Thursday, December 20, 2007

Malpractice Picture Brightens

Physicians’ greatest fear, dread, and anger focuses on frivolous malpractice suits and high malpractice premiums that ensue.

Things may getting better. According to The American Medical News, there’s room for optimism as 84% of liability companies reported in 2007 rates held steady or dropped,

But rates remain sky-high in certain markets. Furthermore, national tort reform is unlikely. So are reduced rates in high risk cities.

The 2007 Medical Liability Monitor Rate Survey indicates wide regional variations among states.

• Highest rates for internists ($68,867), general surgeons ($275, 466), and Ob-Gyns ($275,466), are all in Dade Country, Florida.

• Lowest rates for internists ($3,375), general surgeons ($11,306), and Ob-Gyns ($20.626), are all in Minnesota.

• Besides Florida, states ranking in the top tier rates are Michigan (Wayne) , Illinois (Cook, Madison, St. Clair) and Ohio (Cuyahoga, Loraine)

• Besides Minnesota, states ranking in low tier are South Dakota, Wisconsin, and Iowa.

What’s going on here?

I suspect factors at work are, :

• Cultural. High rate states are crowded metropolitan regions with a mixed citizenry, while low rate states are more thinly populated, have more homogeneous populations, have higher society trust levels, and have citizens who are less inclined to litigate

• Reform based. This is noteworthy in Texas, where voters in 2003 passed a $250,000 non-economic damage cap as a constitutional amendment. Ob-Gyns in Texas now have rates $26,516, a drop of 5.7% from 2006.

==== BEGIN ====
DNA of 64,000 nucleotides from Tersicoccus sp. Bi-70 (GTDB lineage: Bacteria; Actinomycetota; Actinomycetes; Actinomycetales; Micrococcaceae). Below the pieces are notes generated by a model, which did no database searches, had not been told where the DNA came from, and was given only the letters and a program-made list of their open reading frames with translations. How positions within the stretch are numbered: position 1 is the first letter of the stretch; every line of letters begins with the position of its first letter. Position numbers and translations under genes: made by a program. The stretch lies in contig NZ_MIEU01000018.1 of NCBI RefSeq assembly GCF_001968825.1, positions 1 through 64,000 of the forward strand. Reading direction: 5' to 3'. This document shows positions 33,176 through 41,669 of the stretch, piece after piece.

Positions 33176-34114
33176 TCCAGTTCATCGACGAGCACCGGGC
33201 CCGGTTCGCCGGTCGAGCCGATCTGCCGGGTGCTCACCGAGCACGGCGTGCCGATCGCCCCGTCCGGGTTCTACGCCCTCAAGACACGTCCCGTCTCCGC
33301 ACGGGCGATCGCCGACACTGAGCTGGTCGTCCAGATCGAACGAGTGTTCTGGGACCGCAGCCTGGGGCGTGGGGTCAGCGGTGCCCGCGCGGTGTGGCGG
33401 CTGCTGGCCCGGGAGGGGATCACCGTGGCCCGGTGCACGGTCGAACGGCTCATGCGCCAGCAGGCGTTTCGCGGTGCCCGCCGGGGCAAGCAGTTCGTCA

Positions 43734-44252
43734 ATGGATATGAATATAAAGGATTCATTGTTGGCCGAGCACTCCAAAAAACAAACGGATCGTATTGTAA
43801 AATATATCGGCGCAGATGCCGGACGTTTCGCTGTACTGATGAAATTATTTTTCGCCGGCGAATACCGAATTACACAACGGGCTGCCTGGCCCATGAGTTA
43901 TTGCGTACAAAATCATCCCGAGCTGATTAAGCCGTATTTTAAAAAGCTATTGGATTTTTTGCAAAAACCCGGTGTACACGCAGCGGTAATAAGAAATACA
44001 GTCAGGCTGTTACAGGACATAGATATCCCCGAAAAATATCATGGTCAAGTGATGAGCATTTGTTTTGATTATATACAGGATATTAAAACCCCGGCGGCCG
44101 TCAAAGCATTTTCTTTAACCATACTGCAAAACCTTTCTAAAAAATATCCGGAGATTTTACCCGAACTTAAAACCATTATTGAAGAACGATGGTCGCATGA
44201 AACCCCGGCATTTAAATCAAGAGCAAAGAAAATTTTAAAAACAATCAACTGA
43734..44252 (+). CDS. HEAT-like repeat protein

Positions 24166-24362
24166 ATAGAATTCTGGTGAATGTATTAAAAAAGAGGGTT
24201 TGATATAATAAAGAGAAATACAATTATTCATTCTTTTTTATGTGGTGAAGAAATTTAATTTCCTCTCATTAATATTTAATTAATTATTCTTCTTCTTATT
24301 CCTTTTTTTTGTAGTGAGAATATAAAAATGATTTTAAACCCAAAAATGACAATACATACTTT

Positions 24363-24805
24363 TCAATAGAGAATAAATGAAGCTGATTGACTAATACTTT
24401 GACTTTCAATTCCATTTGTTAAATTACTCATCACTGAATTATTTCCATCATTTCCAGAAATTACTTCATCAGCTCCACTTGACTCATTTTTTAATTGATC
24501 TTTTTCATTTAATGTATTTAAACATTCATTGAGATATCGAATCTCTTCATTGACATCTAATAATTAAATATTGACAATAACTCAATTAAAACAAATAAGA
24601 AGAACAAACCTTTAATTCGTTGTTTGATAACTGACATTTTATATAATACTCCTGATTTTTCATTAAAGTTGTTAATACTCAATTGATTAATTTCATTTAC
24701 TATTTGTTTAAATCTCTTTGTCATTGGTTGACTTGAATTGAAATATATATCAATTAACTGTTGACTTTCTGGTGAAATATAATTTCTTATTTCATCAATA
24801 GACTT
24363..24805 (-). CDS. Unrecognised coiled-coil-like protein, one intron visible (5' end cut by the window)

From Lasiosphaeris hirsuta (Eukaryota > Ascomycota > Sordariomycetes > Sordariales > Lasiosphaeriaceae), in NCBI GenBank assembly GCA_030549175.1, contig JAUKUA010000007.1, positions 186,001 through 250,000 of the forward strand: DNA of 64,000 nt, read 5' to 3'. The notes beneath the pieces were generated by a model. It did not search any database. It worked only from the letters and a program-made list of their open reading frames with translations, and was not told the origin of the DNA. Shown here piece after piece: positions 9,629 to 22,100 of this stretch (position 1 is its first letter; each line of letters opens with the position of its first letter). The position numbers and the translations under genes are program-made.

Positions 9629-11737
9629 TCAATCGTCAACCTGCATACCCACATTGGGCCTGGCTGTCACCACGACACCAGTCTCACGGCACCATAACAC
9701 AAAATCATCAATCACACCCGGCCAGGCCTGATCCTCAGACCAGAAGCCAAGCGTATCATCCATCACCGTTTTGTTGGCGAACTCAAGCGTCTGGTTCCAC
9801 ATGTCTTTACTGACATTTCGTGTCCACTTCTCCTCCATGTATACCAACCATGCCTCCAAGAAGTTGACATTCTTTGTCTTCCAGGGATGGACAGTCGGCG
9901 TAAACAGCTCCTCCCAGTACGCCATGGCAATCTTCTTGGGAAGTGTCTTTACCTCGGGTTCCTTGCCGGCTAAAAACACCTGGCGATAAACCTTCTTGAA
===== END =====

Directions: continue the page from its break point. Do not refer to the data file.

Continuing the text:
• Competition among medical liability companies increasingly offering credits and rebates to physician policy holders.

• A series of favorable court rulings in Ohio and Louisiana holding lawyers accountable for filing liability suits without merit. .

There may other factors as well. These vary from state to state and include:

• Risk-resource organizations in hospitals where doctors and the hospital partner in systematic programs to reduce risk.

• Formation of alternative risk reduction groups among doctor-led state medical society liability organizations.

• On-line services that make informed consent documentation routine and engage patients in the process.

• A general awareness among physicians of what it takes to reduce liability risks:

1) carefully documenting each patient encounter and doing it electronically;

2) providing patients with details of their visit before they leave the office:

3) communicating thoroughly through conversation and paper documentation;

4) having patients repeat what they have been told;

5) having patient sign informed consent waivers saying they won’t sue for frivolous reasons;

6) informing patients of risk through patient education materials;

7) systematically spotting potentially litiginous patients and handling them cautiously.

I spoke to Dr. Mark Odland, a surgeon at Hennepin County Medical Society and Group Chairman of the Minnesota Medical Insurance Company (MMIC), to ask why Minnesota has the lowest malpractice rates in the nation. He said it’s a combination of things – a culture of collegiality among doctors and society as a whole, more doctors practicing in large groups or in large organizations, and MMIC-sponsored aggressive programs focusing on reducing malpractice risks, patient safety, communication, and quality. In my next post, I will sum up my conversation with Dr. Odland.

1 comment:

Lifting Creme said...

With a Medical Negligence claim, you must prove that this duty existed and rather than the Doctor did not meet this duty, you must prove that the Doctor or Consultant had acted so badly that no other group of medical professionals would have carried out the same treatment or failed to carry out necessary treatment. It is an extremely complicated test which I will not go into detail in this article, but it means that there is a substantial burden on a medical negligence solicitor to approve that the medical professional in question has been negligent.